1. My hair clip thingie - this really pisses me off because then my hair is all over my face and that i really hate.
2. The blank check. Oh gosh, this is scary, please yaar take this off my hand. Maybe I should just send it across with my driver. Chal, let me do that.
3. My offer letter. I have to do so much paperwork to quit my mumbai stuff and to join here. And it all hinges on this piece of paper so its super annoying to constantly lose it (though its nice to find it again. I rub it longingly when that happens).
4. My sanity. This is critical. I used to tell csm LONG time ago, before he became the csm-farmer person that he is now (yeah!). Check on: mobile, wallet, sanity. These three things you must not leave behind. For me the sanity bit is especially critical. So. I love it. This sanity of mine.

To cut a long story short, no, its NOT better to have loved and lost than to have not loved at all. It is best to love just being organised with one's life. Yes, thats much better. First, I must start by cleaning my desk. If i can find it...

Tuesday, 6 July 2010

Lists and things

i love to make lists. i usually make tons of lists, i follow some of them. i always pack from a list. except when its a day trip for work, when i just tick the few items (laptop! powercord! mouse! book!) off in my head. i even grocery shop with a list. my cook knows better than to fling item names at me. she makes me write them down and pin them on the fridge. and then when i leave, i forget the list. then i come back for it. sometimes i wing it. i forget half the things when i wing it. i like lists, all of it - making, ticking items off, losing, re-making, looking for the exact right pen for it, using the back of bills and other things (recycle! reuse! not so much reduce!), passing it on to the monster and making her read them out to me (this is tough, my writing is not exactly legible, its like here, how incoherent)....

when i was in germany i decided to start a list. now this is a fun list. things i want to do. sort of like things i want to do before i turn forty. but at work. i am on the cusp of a change. i should make such a list. i need to also make some resolutions. this whole move ought to feel like a big fucking challenge. being the spin-doctor and eternal optimist that i am, it feels to me like an opportunity. people are warning me. don't be too excited! don't think that you will have such a good batch of students every year! but, i am not stupid you know, appearances notwithstanding! i expect no such thing!! don't think this don't think that, they say. it doesn't faze me. i am not thinking those things. i am thinking of what i have done over the past year. if i was to summarise, here it is:

(1) Coffee Breaks
(2) Friday Lunches
(3) Weekday Lunches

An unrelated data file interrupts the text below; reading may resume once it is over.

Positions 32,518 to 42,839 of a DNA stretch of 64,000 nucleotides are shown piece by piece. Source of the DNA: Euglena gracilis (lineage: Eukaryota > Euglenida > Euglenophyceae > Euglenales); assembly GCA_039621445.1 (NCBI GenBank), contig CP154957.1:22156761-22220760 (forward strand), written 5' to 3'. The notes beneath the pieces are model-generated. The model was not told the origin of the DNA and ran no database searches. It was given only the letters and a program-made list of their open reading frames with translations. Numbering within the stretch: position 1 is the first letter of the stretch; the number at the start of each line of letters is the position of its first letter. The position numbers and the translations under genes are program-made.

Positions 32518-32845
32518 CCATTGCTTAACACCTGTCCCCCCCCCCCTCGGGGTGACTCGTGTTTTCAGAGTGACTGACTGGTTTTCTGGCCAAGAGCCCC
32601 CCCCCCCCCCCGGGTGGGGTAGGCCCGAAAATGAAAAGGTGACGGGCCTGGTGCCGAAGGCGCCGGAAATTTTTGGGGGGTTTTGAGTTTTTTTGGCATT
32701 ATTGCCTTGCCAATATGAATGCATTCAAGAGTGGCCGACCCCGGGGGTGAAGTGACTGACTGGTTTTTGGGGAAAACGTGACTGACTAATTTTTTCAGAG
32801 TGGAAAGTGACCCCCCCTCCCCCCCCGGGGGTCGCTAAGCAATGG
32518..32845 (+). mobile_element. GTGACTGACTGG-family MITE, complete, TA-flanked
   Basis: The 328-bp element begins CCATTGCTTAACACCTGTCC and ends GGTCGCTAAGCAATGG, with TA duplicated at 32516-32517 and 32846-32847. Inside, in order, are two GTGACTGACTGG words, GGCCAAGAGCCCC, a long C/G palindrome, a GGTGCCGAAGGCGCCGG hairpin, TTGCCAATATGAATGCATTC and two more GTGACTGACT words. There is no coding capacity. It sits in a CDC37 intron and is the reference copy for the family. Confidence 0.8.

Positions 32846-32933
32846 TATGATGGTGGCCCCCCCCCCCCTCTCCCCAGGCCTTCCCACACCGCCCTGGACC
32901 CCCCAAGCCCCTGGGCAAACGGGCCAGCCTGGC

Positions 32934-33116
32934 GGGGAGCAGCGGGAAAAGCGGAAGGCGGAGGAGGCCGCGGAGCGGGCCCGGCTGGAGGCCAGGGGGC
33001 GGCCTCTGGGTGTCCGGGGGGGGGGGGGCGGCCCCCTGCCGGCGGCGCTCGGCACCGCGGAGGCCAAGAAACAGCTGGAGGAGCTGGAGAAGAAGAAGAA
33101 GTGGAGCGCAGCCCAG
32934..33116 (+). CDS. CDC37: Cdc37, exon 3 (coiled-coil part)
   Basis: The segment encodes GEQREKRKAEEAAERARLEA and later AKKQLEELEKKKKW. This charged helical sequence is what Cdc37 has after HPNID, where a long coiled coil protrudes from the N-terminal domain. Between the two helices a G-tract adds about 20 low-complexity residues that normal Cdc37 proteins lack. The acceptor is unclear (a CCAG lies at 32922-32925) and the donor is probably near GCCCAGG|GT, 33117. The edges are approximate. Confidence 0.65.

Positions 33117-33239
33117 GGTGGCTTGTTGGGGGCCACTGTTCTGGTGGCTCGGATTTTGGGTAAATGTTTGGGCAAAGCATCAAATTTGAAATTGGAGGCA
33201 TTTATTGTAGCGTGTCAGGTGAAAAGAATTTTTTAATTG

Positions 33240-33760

(4) Family Parties
(5) Basketball Games
(6) Running

of course none of these were done alone, so imagine how many wonderful people i have met over coffee and lunch. these are the people i will work with. how cool! and when it comes to non-working hours, even if i set aside the bunch of my old friends that i have re-discovered in and around our alma matter, there are the kids! i really did not have so many kids as friends, the past six years as i grappled with everything. i have a long-standing due of a soccer game with two of the boys. i have spent hours over jigsaw puzzles with her. i miss the crazy running around the track with that brother and sister duo, have not done that the past month. although they are so very small (like five), the conversations we have had!

yes, its supposed to be all very challenging for me the next few years. but heck! bring it on! yes, you are welcome to question me on my achievements and stuff. sure! if i had stuck with the momentum i had in mumbai things would have been different. also true that that campus is ahead in terms of changes and new programs (that are relevant to me) in certain ways. i could have ridden that wave. of course. but it doesn't matter! i am here. we have a warm home. monster is happy. i miss my mumbai friends a lot, i miss certain aspects of mumbai a lot, but its okay! overall, i am a happy happy middle-aged aunty with 11 boxes in her office (my office stuff from there).

[also, the coffee is SO MUCH better here. my two favourites: Special Coffee (Rs.5) at Campus Cafe & Cappuccino with double shot of coffee (Rs. 30 at CCD, both with no sugar, of course. so give me a shout out y'all, when you want to drink coffee in chennai.... i have not had to drink tea since i came here thank heavens!]

Friday, 2 July 2010


I keep thinking 'ooh i must write that in my blog' as I read something. Then I think 'naa. let me finish the book and then I can write a proper summary' - of course that never really happens. By the time the book is done with, my opinions of various things read along the way have changed. I have forgotten how I felt at the beginning of the book. I have started to even dislike it a bit. I never seem to like a book as much towards the end as at the start. And also, I don't do reviews of movies or books or stuff like that, generally. It feels like too much effort!